Ministers have announced that fully vaccinated travellers from the US and the EU will be exempt from quarantining when travelling to England, providing hope for gigs and festivals with international acts booked this summer or fans hoping to travel from overseas to English events.
Bosses from the UK’s live music scene have been calling on the government to allow for “cultural quarantine” passes, so that international bands and artists can perform at gigs and festivals this summer without the need to self-isolate for COVID-19 upon arrival – just as they had made possible for athletes and sports stars.
Now, the government in England is reportedly set to bring about a policy change that will apply from 4am on Monday 2 August 2021, as The Independent reports. Scotland, Wales and Northern Ireland will be allowed to decide their own rules.
LIVE, the music industry body who represent 3,150 businesses, over 4,000 high profile artists and 2,000 backstage workers, welcomed the news.
“We are extremely pleased to see that Government has taken the decision to allow people into the UK without the need to quarantine, if they have been fully vaccinated in Europe or the USA,” said LIVE CEO. Greg Parmley
He continued: “This will allow international artists to perform at our world-leading festivals and venues over the coming months and will provide a vital boost to our iconic live music industry as we come out of lockdown.”
The Labour party, however, have criticised the plans as “reckless” and potentially allowing for the spread of new variants to tear through the country.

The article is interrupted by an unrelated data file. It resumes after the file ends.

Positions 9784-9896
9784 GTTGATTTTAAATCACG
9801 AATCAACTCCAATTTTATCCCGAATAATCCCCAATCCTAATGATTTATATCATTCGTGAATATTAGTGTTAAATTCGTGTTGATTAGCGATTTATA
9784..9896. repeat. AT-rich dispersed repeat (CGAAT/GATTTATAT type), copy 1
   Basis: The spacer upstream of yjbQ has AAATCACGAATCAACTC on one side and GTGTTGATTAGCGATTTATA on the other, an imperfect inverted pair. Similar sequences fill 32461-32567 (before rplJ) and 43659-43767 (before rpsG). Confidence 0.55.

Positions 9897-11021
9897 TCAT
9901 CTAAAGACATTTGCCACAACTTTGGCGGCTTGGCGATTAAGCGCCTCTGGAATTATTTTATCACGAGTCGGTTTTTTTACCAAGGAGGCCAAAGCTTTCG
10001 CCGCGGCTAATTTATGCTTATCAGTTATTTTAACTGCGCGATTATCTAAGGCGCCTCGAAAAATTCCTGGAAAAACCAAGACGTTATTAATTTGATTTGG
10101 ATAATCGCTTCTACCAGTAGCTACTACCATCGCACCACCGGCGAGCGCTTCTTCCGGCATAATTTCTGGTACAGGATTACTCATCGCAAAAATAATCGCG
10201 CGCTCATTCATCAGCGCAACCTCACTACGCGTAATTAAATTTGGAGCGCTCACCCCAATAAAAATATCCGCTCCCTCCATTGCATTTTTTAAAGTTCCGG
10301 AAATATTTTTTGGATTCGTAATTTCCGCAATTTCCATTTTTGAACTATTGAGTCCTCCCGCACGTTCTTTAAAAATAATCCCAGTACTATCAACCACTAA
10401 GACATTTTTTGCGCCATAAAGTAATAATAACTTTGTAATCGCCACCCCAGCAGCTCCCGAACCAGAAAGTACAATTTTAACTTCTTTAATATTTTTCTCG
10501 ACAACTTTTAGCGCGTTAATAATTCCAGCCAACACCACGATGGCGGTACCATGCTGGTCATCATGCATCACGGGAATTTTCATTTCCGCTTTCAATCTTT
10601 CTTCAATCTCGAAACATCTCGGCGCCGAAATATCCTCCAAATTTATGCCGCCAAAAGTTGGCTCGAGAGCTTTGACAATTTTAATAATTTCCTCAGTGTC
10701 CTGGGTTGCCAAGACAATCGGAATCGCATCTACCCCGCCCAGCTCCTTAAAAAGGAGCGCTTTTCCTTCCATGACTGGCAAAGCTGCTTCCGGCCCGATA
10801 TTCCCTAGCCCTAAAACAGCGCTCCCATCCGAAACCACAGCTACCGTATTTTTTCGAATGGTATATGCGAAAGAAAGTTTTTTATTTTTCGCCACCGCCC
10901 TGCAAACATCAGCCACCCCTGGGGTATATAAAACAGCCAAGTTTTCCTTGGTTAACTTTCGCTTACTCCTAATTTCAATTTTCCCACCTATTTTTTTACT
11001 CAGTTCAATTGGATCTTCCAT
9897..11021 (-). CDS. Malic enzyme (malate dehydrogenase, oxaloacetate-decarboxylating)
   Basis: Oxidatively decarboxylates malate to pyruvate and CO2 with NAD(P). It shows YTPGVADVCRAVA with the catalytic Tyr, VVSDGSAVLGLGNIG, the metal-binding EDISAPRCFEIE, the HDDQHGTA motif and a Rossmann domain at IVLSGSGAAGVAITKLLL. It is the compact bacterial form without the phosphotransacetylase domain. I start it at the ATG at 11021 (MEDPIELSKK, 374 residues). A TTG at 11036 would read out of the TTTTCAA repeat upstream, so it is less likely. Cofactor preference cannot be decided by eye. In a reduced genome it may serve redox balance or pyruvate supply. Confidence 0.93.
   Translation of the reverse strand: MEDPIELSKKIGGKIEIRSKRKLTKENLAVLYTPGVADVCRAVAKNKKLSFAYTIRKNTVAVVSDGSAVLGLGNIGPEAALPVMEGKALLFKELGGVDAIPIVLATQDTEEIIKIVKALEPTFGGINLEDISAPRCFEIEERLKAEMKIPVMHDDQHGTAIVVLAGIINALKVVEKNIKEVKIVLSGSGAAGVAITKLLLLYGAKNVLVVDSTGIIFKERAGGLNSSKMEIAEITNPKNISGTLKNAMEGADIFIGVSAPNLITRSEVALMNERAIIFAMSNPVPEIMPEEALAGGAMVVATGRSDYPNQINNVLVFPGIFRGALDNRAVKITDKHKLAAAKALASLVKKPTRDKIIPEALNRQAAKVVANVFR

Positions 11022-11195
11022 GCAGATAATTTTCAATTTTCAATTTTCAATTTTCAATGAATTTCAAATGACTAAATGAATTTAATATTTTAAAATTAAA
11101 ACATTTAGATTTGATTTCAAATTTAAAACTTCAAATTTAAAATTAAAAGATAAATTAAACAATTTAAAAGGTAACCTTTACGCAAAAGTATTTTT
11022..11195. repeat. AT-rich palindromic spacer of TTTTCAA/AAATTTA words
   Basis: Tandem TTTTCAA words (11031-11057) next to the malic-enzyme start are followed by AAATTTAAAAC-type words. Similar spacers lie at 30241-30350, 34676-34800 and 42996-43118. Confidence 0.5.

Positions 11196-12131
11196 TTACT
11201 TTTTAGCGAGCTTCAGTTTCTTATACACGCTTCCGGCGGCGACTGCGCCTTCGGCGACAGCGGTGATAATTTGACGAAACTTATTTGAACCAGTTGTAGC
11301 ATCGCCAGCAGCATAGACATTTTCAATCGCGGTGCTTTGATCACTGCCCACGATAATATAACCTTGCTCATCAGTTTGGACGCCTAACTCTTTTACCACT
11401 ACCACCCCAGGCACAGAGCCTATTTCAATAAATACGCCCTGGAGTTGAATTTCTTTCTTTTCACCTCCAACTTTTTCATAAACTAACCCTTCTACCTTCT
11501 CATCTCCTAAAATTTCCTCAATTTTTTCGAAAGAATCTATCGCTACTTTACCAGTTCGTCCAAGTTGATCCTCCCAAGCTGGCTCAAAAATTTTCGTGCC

This comes as today saw Queens Of The Stone Age replaced by Biffy Clyro at Reading & Leeds Festival 2021 “due to restrictions and logistics”, while a number of other high profile international acts are still set to play.
Paul Reed, Chief Executive of the Association Of Independent Festivals, previously told NME about the need quarantine exemptions for international artists coming into the country.
“A lot of UK festivals have reverted to domestic line-ups, but I have multiple festival members where 30 to 40 per cent of their festival line-up is coming in from outside the UK – many of them headliners from the US and other parts of Europe,” he said. “At the moment, the expectation is for around 15 to 20 members of their touring party to quarantine for 10 days before the show. That’s just not viable.
“The music industry finds it very hard to understand why there’s an exemption in place for sporting events and not us. The cultural exemption was previously in place and it worked very well. It was considered to be fast, efficient and free.”
More details of the new policy are expected to be revealed soon.